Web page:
League of Legends is iconic in the esports industry, allowing Louis Vuitton to traverse the fashion universe into the virtual world (it also helped that the 2019 League of Legends World Championship took place in Paris, Louis Vuitton’s birthplace). Merging these two icons in a powerful acknowledgement of Louis Vuitton’s heritage and reinforcement of its relevancy in the current world, a Louis Vuitton trunk housed the Summoner’s Cup–the trophy for the champion of the event.
Gamers welcome this emergence of Louis Vuitton and other luxury brands onto the esports scene. As the industry rises in cultural status, it requires the fashionable trappings to match. And the monogrammed “LV” seals its recognition in the luxury world.
Louis Vuitton was not the first physical goods brand to recognize an opportunity in the virtual esports industry: that trend began in April 2018 when K-Swiss partnered with Immortals Gaming Club to develop a sneaker for pro gamers called the ONE-TAP.
K-Swiss is known for its tennis shoes, which are based on a unique design specific to the sport. With the intense side-to-side movement in tennis, players required a shoe that could support this motion. While its heritage will always be rooted in tennis, K-Swiss recognized that growth would come from expanding its story beyond product, and expanding into other markets.
On an episode of Drift’s The Swipe File podcast, K-Swiss President Barney Waters spoke about a question he asked himself in the process of repositioning the brand: “Why does the world need you if there’s already Nike and Adidas?” In responding to that question, K-Swiss repositioned on its brand story of performance.
According to Waters, the big names in sneakers each represent a hero that young people aspire to be, and the brands make deals with the heroes of these groups. For Nike, famous athletes wear their sneakers; Adidas chases after music and entertainment celebrities, spurring a desire for young people to dress like them. Needing to differentiate, K-Swiss pinpointed new hero groups where their competitors hadn’t looked and realized they could reach them through the purpose of performance.
Performance can be applied to tennis players and beyond, and K-Swiss embraced this thinking to pioneer sneakers for gamers. The ONE-TAP sneaker filled a gap in the marketplace: while the physical activity of gaming is more sedentary than other sports, comfort is crucial to the mental performance that fuels success in games that can last for hours. The lightweight ONE-TAP shoe has a slip-on design and built-in adjustments to temperature change. The overall construction of the shoe allows players to perform their best — even if it’s a somewhat nontraditional interpretation of performance.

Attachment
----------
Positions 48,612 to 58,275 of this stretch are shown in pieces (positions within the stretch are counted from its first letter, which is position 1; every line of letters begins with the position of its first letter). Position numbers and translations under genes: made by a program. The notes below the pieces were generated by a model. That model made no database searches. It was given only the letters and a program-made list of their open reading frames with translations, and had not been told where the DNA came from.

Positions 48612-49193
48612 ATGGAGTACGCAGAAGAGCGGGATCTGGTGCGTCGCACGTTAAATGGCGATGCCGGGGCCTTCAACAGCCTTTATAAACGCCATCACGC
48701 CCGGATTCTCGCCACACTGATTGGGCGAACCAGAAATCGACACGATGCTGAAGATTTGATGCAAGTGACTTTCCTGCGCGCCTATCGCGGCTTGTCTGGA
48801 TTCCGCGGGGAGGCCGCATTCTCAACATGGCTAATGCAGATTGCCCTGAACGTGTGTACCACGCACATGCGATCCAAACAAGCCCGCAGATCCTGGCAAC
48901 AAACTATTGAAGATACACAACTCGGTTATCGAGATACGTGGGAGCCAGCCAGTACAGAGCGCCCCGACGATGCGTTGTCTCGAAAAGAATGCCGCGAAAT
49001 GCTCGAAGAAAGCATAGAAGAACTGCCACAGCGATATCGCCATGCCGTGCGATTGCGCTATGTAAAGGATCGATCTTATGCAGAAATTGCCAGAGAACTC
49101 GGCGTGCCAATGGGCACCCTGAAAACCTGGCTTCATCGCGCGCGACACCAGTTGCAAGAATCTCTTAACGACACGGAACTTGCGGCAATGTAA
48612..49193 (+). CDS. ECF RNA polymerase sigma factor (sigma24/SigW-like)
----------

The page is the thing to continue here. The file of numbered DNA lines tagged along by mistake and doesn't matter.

Performance is not even specific to sports. In line with its continued expansion around its “performance” positioning, K-Swiss launched a collection with marketing entrepreneur Gary Vaynerchuk: “Sneakers for CEOs”. Waters noted in an interview with Strategy News that “young entrepreneurs are the new aspirational heroes of youth culture,” and K-Swiss developed a collection aimed at those whose focus on the performance that occurs in the corner office instead of the court. Entrepreneurially dubbed “The Startup,” the collection features various sneakers named for values that the brand shares with qualities of high-performing, aspiring CEOs, including the Risk, Vision and Ambition. Performance here occurs in the context of grinding and hustling in the workplace.
Had K-Swiss stayed strictly focused on its products — shoes and accessories for tennis — it would have remained a niche brand. By thinking about what made those products unique in the first place, and codifying the ethos that made them possible, K-Swiss built a brand story that followed suit.
The mistake in thinking that brand is all about the product is that there are innumerable brands offering the same product, rendering a story-less brand unoriginal and limiting. With one product that informs all messaging, there is a finite opportunity to compete and no opportunity to expand. The incorporation of new markets butts up against the product if it doesn’t exactly align with the new buyer persona. With product-focused messaging, companies can only sell one thing. With brand-focused messaging, companies can sell a mindset.
K-Swiss’ sole purpose was never about the sneakers but about the audience it was appealing to and the context into which the sneakers fit.
All in all, brands don’t exist to offer a product, but to help improve customers’ lives in some way. In order to grow and, in doing so, help more and more customers, brands must develop a story that is disentangled from and unrestricted by product. Once brands find their foundational footing, they can determine the direction for their brand and new markets they can reach.
Meghan is an associate at Woden. Want to stay connected? Add Meghan on LinkedIn, read our extensive guide on how to craft your organization’s narrative, or send us an email at email@example.com to discuss whatever your storytelling needs may be.